Making snowshoes like these is time consuming and requires a great deal of knowledge. The artisan must know how to select the right birch tree, how to best chop it down, bend the frame, carve the wood, make the moose or caribou lacings, and weave the complex patterns of the webbing. In addition, he must understand the science behind what different styles and shapes are needed for different people, activities, and snow conditions. Snowshoe makers develop their own personal style based on what they saw, who they learned from, and their personal preferences.
Wassillie became a skilled craftsman through many years of practice and unspoken teachings and refinement of the craft passed down from generations of his elders. Wassilie was born and raised at Dilah Vena ("fish swim in lake) known popularly today as Telaquana Lake in 1898. He was a hunter, trapper, dog musher, and skilled woodsman known for his craftmanship in all the traditional Dena'ina woodworking craft that were still part and parcel of most Dena'ina men born in the late nineteenth century. This included building snowshoes as well as sleds, cabins, caches, and boats.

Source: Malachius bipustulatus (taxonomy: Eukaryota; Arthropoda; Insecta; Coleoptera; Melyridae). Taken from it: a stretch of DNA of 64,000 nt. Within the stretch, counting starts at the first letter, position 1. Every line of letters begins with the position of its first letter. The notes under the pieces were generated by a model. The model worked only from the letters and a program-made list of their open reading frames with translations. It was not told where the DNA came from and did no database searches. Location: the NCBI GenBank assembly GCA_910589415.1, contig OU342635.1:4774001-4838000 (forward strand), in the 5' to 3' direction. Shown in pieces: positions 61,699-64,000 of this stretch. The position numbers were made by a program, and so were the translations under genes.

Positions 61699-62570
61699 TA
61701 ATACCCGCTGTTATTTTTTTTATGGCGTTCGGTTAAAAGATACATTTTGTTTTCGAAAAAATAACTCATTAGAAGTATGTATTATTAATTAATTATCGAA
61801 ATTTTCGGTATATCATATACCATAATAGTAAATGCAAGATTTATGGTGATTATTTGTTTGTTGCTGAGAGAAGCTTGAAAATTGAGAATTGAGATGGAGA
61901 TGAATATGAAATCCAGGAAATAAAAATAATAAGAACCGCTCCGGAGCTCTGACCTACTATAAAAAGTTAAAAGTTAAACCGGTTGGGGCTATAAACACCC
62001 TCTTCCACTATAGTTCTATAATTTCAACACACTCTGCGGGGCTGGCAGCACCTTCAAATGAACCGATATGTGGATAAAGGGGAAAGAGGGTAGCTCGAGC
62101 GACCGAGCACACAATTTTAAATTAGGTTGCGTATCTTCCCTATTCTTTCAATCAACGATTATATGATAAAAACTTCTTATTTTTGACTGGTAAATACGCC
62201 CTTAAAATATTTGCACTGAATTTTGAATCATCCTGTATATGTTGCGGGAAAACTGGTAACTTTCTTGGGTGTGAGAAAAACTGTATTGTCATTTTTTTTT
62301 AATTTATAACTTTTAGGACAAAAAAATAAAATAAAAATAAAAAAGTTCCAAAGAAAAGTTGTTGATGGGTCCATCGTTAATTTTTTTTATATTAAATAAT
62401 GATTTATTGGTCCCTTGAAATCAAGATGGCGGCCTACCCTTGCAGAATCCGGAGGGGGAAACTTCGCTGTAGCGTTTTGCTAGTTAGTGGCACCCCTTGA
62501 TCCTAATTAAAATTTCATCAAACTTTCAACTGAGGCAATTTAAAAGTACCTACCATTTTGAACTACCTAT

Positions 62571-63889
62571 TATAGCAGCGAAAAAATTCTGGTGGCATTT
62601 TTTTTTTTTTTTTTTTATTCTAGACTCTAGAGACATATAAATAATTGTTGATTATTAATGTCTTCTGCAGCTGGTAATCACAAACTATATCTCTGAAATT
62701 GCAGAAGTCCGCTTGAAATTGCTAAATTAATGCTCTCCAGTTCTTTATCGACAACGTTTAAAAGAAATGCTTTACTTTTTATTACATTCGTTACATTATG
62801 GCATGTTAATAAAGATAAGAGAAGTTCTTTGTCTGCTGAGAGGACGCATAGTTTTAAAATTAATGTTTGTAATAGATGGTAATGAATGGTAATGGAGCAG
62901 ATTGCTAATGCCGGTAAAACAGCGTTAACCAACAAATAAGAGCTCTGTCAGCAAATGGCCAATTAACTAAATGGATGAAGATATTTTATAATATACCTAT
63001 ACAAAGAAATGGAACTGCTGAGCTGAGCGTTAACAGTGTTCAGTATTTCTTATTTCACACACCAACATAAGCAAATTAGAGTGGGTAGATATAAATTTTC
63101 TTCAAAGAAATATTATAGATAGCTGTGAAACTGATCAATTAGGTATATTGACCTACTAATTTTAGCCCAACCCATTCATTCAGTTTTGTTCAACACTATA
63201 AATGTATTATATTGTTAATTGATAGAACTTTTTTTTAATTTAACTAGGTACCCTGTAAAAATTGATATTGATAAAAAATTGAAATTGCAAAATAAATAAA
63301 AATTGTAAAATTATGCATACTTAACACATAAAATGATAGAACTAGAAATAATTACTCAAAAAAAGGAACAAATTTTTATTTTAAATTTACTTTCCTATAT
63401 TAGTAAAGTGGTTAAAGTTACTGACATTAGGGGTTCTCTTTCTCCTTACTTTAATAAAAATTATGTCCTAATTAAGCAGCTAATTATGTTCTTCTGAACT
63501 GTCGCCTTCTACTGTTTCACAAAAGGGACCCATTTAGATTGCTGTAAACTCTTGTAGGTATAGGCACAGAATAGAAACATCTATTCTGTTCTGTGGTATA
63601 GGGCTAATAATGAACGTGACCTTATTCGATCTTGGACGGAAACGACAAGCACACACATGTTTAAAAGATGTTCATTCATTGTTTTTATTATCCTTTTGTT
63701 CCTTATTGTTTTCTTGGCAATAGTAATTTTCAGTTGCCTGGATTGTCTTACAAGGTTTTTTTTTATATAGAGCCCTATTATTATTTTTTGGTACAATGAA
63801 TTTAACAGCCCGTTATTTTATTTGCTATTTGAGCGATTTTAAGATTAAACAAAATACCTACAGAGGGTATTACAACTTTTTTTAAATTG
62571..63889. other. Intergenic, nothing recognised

Today, traditional snowshoe-making is an endangered art, but thanks to objects like this in museum collections, elders and master craftsmen can learn how past generations made these items, and can continue to pass on the knowledge, stories, language, and traditions associated to the skills that are central to Athabascan people.
Wassillie Trefon's son Bill and daughter-in-law Martha donated this pair to the park's museum collection in 2007, and they are now on display at the park's visitor center in Port Alsworth.